Sprung from the depths of the Mediterranean, Sicily’s long, warm, dry summers paired with moderate winters and volcanic soils make it a grower's paradise. Sicily has therefore become synonymous with lemons, olives, almonds, and of course, grapes. Its sloping volcanic hills, abundant sunlight, and arid climate have cultivated beautifully saline wines for over 6,000 years. While there’s evidence of earlier wine production, ancient Phoenecian explorers modernized the process, bringing their knowledge of grape farming, harvesting, and fermenting to the island of Sicily, in 1100 BC. By the time of the Roman Empire, Sicily had become heralded for the unique wines of its vintners. Boasting an array of indigenous varietals, Sicily is today known not only for its unique grapes but also for the distinct characteristics lent to its wines through its terroir. And with 450 wineries in Sicily, there’s plenty of variety to discover.
The world of wine can be complicated, overwhelming, and cumbersome. Like all things Sicilian, we believe its wine is simple, elegant, and delicious. We hope you enjoy the brief guide to our favorite Sicilian wines to drink along with some of delicious pairing suggestions. Who knows, it might just inspire you to plan a trip and taste for yourself!
The most celebrated and widely planted grape found in Sicily, Nero d’Avola was brought to the island by Greeks in 6th Century BC. Its wines are characterized by a full depth of flavor, fruit-forward acidity, and well-balanced minerality. Primarily found in the southern Cerasuolo di Vittoria appellation, Nero d’Avola wines are complex yet very drinkable, and are best when enjoyed with food.
Pair with: braised lamb, grilled pork chops seasoned with Bona Furtuna Erbe di Sicilia, and smoked eggplant.
Grown primarily on the volcanic slopes of Mount Etna, this high-altitude red varietal produces wonderfully elegant wines that are fruit-forward and mineral, yet beautifully light, crisp, and slightly herbaceous. Dating back to the 1800s, this young grape varietal is among the few to have survived the phylloxera plague that destroyed a large number of Siciliy’s vineyards in the 1880s as a result of its high-altitude habitat. When blended with other Sicilian-grown grapes, Nerello Mascalese brings fresh clarity to the wine, as experienced in stunning Etna Rosso.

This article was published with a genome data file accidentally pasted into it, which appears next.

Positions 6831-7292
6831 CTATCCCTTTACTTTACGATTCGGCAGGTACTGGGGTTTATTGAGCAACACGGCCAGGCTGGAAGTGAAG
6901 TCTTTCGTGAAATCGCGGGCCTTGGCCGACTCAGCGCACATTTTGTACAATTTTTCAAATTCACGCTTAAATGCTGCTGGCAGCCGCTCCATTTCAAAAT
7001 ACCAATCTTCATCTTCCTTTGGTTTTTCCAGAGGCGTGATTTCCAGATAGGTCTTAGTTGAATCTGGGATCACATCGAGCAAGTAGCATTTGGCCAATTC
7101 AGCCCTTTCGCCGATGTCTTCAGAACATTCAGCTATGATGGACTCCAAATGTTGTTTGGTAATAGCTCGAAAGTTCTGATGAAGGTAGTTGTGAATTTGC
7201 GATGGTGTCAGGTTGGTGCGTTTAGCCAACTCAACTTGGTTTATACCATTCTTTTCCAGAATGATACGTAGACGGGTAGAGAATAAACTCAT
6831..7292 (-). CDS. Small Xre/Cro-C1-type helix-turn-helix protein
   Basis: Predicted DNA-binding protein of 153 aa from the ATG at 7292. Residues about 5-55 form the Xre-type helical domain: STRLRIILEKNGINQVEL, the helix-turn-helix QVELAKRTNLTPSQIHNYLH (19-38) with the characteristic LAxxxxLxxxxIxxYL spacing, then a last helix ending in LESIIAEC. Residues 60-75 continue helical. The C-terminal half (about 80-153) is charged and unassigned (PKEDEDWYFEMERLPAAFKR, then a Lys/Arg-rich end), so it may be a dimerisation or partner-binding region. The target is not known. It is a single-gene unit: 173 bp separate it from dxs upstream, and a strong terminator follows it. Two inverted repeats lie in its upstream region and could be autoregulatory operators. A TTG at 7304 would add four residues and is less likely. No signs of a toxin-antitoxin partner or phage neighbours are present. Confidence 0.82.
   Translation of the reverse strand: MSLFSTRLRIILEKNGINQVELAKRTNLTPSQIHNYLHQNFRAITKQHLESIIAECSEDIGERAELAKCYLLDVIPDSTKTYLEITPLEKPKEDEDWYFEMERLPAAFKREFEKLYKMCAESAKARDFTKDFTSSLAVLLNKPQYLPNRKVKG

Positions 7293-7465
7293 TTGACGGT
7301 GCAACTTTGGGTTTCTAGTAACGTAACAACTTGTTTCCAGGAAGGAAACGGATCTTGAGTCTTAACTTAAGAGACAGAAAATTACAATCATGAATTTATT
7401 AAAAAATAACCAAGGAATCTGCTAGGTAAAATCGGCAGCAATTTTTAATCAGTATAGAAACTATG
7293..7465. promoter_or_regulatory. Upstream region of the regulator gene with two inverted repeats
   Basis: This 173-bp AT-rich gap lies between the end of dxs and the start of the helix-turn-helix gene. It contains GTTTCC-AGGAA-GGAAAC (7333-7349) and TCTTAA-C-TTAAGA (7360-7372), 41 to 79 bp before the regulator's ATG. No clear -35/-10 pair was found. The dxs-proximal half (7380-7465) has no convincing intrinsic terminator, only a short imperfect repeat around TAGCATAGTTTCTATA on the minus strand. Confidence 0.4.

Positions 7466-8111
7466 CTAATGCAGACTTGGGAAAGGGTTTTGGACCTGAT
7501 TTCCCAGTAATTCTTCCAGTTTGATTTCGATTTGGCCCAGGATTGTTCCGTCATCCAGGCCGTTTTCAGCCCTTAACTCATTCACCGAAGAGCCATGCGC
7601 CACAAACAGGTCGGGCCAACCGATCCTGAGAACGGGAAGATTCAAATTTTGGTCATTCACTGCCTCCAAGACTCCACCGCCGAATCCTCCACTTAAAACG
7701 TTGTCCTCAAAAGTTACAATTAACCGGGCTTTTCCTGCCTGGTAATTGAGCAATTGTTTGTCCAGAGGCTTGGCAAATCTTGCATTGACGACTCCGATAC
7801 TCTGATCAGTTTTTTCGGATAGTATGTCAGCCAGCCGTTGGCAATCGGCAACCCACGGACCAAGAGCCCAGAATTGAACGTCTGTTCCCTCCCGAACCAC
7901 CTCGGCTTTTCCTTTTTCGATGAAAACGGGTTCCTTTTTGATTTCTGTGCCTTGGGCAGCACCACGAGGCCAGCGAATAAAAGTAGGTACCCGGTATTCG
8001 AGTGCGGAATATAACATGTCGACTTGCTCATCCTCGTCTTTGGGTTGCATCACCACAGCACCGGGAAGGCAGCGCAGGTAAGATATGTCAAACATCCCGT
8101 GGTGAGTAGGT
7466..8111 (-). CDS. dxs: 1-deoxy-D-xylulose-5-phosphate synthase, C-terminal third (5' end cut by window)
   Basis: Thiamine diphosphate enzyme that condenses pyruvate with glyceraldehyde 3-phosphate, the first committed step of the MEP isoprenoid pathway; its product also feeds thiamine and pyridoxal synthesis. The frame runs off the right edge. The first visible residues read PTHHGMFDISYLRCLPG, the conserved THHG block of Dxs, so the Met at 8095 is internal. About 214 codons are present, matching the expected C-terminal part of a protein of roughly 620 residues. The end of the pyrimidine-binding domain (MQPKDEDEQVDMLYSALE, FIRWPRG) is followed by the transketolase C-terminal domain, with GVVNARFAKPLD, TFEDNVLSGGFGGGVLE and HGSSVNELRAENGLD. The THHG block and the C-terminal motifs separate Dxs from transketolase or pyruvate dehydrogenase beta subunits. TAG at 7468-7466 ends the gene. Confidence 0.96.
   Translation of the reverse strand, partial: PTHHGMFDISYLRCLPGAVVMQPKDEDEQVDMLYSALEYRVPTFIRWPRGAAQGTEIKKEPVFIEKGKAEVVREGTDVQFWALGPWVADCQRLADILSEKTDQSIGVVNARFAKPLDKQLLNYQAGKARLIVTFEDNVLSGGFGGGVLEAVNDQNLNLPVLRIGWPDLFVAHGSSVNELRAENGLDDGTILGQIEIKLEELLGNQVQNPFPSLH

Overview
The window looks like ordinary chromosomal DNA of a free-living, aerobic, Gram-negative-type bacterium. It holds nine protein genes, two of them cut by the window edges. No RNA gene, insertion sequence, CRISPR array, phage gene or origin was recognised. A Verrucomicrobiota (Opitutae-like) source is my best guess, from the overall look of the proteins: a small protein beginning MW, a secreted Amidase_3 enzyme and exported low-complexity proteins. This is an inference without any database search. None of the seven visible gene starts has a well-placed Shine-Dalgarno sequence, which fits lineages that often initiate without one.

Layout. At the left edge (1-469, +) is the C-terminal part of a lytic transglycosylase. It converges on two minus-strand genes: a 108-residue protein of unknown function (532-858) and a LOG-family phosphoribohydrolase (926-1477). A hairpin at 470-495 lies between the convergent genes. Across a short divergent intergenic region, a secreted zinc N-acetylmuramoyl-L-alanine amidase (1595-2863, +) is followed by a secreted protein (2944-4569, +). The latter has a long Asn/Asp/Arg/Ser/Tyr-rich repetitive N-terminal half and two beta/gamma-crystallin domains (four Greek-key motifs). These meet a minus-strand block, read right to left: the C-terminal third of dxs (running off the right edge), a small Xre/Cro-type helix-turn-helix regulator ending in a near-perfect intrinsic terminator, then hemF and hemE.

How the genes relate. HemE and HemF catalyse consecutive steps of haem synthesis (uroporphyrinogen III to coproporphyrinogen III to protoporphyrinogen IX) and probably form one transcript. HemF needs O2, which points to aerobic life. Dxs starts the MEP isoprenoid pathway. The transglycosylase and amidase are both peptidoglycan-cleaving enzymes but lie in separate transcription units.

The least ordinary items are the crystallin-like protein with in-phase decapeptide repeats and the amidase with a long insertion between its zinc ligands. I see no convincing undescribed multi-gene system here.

While some wine historians trace Frappato’s origin story back to Grecian-Sicily in the 6th Century BC, others believe the varietal is of Spanish origins, making its way to Vittoria through the Countess Vittoria Colonna Henriquez-Cabrera in the late 18th Century. Regardless, this beautifully fruit-forward, light, and bright grape enchants all who meet it. Often blended with Nero d’Avola to create a stunningly elegant blend, on its own, frappato is easy to drink while maintaining its fruity and distinctly floral palate.
From the black, spongy soils of Mount Etna springs this stunning white wine. Like many of its sister grapes, carricante can be traced back to 6th Century Grecian-Sicily. Structured and bursting with complexity, this grape has since produced a balanced white wine that is citrus forward, herbaceous, dry and yet beautifully round. With balanced salinity from the Mediterranean breeze, and subtle minerality rippling through its well-structured body, this is a hidden treasure among white wine.
Pair with: a soft goat cheese like caprino or risotto with Bona Furtuna Dried Porcini Mushrooms.
Otherwise known as Muscat of Alexandria, the zibibbo grape has been grown, dried, fermented, and eaten since Pharaohs ruled the Nile. Much like its versatility in consumption (dried, fresh or fermented), the zibibbo grape can be used to produce a variety of wines: from dry whites to more full-bodied skin-contact and deliciously sumptuous dessert wines. It is in this last iteration, as Moscato di Pantelleria, that zibibbo really sings of apricot and floral notes.
Pair with: a variety of cheeses or Pasticcini Siciliana alle Mandorle.
Unilke most of Sicily’s grape varietals, Grillo grapes are not ancient, but rather a crossbreed of Catarratto and Zibibbo grapes. While the grape has gained recent notoriety as a pinnacle example of strikingly different expressions of wine through natural vintner practices, it has for years been used to make the world-renowned fortified sweet wine Marsala. With a wide range of uses, for cooking, as an aperitivo or digestivo, Marsala wine is made from any combination of grapes native to Sicily such as Grillo, Inzolia, and Catarratto. As a result, these wines have a large spectrum of flavor and texture, from dry and aromatic, to sweet and almost syrupy. A high-quality Marsala wine will have nuanced flavor profiles, balancing notes of cherry, tobacco, nuts, and honey.
Pair with: figs with blue cheese, walnuts and honey, or glazed cherry pastries.
Another grape tied historically to the Greeks, Malvasia has been used to produce a large array of wines, from dry to sparkling, and most famously sweet. Grown and produced on the volcanic archipelago, the Aeolian Islands just off the coast of Sicily, the fortified sweet wine produced by these mineral-rich grapes is full of apricot and stone fruit sweetness with a delicate and herbaceous floral palate.
Pair with: honeyed pears, soft goat cheese, and Chocolate and Malvasia Panettone.